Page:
Ollman on Globalization
"Globalization" is but another name for capitalism, but it's capitalism with the gloves off and on a world scale. It is capitalism at a time when all the old restrictions and inhibitions have been or are in the process of being put aside, a supremely self-confident capitalism, one without apparent rivals and therefore without a need to compromise or apologize.
The main features of capitalism in its stage of globalization include: 1) free trade; 2) free movement of capital; 3) the easy relocation of industries across national borders in pursuit of lower labor costs, lower taxes and fewer pollution controls; 4) the rise in influence of financial capital, and the banks and Treasury Ministries that represent it, over industrial and commercial capital, and the institutions that represent them; 5) a spectacular increase in personal debt as a springboard for heightened consumption; 6) growth in the number and size of business mergers both nationally and internationally, followed invariably by radical restructuring and downsizing of the labor force; 7) in the stock market, "financial instruments"-national currencies, insurance, debts, commodity futures, etc.-take over from the production of real goods as the main targets of investment, making the stock market more of a casino than ever; 8) the rapid flow of advertising, public relations, infotainment, and spin into all walks of life, including education; 9) the replacement of many full time jobs with temporary and part-time jobs, and the spread of outsourcing and contract labor; 10) a quantum increase in the speed at which information, particularly information relevant to profit making, moves around the globe;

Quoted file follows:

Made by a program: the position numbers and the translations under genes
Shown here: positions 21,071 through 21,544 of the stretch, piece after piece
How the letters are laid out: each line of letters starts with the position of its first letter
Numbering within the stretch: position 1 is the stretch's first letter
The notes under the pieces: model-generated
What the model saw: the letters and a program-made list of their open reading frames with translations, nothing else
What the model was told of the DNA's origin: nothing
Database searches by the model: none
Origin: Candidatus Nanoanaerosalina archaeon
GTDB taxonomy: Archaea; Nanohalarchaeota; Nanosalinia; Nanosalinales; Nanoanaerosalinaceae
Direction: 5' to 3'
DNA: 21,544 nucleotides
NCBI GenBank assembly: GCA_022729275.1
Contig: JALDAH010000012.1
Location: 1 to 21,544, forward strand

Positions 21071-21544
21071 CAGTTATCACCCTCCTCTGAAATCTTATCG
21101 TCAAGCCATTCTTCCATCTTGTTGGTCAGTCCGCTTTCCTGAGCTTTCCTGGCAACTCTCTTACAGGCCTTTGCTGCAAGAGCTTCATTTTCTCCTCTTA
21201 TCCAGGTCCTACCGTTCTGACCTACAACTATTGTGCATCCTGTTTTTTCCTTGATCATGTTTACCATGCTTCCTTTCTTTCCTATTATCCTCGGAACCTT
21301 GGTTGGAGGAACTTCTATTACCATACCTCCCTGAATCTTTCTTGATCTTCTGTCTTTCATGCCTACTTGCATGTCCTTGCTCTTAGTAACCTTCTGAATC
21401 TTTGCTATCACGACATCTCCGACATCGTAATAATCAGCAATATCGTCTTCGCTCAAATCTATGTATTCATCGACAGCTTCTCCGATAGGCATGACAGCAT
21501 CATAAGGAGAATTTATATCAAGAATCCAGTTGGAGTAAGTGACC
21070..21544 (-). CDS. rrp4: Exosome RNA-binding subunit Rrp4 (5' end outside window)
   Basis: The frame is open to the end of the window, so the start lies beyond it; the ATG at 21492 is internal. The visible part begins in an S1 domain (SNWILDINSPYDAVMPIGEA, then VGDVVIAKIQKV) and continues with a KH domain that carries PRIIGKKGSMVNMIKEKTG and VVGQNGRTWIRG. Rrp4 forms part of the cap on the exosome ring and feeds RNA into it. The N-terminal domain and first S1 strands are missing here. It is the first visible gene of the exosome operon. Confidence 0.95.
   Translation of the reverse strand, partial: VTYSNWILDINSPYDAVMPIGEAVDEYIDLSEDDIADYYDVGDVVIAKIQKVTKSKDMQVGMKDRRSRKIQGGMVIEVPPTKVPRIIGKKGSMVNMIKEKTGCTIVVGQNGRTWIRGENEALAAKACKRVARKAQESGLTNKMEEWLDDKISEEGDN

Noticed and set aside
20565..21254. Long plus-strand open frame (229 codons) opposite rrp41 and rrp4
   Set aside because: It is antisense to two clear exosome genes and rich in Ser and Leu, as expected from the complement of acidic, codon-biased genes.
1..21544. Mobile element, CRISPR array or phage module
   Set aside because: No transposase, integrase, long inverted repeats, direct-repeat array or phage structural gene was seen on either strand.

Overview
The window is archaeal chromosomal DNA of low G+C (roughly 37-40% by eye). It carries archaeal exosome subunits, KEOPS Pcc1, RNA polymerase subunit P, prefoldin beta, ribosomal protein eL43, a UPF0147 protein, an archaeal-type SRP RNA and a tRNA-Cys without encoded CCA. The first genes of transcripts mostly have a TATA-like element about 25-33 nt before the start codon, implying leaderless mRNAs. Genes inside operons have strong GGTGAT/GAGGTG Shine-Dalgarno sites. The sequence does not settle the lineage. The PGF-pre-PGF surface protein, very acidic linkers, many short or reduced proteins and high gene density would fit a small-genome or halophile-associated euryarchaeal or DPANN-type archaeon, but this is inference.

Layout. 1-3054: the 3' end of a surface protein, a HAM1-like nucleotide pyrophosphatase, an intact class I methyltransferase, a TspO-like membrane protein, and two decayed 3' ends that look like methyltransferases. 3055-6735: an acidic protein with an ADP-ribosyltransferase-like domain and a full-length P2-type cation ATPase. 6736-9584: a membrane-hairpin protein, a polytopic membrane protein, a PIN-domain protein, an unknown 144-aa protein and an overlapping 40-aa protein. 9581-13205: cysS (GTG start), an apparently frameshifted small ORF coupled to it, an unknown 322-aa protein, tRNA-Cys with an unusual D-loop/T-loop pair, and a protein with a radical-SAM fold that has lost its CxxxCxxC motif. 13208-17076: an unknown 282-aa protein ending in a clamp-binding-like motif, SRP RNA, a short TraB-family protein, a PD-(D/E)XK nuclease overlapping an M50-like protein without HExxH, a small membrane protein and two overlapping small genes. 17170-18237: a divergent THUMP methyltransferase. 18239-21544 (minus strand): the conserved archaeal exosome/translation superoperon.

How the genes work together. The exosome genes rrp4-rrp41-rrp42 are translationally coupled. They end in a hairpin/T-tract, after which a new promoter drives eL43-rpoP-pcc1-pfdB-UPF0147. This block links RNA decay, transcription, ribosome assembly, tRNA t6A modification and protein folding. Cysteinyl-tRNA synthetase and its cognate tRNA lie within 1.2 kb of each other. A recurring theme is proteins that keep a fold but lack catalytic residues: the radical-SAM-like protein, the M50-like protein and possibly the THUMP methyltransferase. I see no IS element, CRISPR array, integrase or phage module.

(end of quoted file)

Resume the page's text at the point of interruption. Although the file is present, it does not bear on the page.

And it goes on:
11) minimal taxes on business; 12) deregulation of business practices that harm workers, consumers and communities; 13) attacks on the economic welfare and security reforms of the past century mainly to reduce business taxes but also to increase the number of workers willing to work for very low wages; 14) privatization of many formerly public institutions and functions (except, of course, the police and the army); 15) the spread of "accountability," quantitatively measurable and interpreted from a managerial point of view, to all sectors of society, including education; 16) the widening of social and economic inequality beyond anything seen in the capitalist era; 17) the weakening of all independent organs of the working class; 18) the weakening of the national state (and therefore of democratic control) in areas where capitalists never wanted the state to exercise much control in the first place; and 19) the creation and strengthening of various international institutions-like the I.M.F., the World Bank, the W.T.O., the Davos Conference (see Chapter 1) and N.A.T.O.-to coordinate, make propaganda for and enforce our still hesitant participation in all these developments. Oh, and 20) exams, lots of exams, everywhere-to prepare the next generation, of course, for all the new slots that have been created, but also to insure that they perform uncomplainingly once slotted.
Taken together, these developments~which are all internally related constitute a new stage in capitalism. It is a serious error to think that they have brought us beyond capitalism. If anything, with these changes, our society is more thoroughly capitalist than ever before. After all, more and more of the world is privately owned, more and more wealth is devoted to maximizing profits rather than serving needs (and only serving needs in so far as they maximize profits), more and more people sell their labor power in order to live, more and more objects (ideational as well as material) carry price tags and can be bought in the market, and money and those who have a lot of it have more power and status then ever before. This is capitalism, capitalism with a vengeance, and that's globalization. Which means, too, that the problems associated with globalization cannot be solved-as so many liberals would like to do-without dealing with their roots in the capitalist system.
has capitalism changed a lot since Marx's day? Yes, of course. Is Marx's
analysis still relevant? Just because of these changes, it is more relevant
now than ever.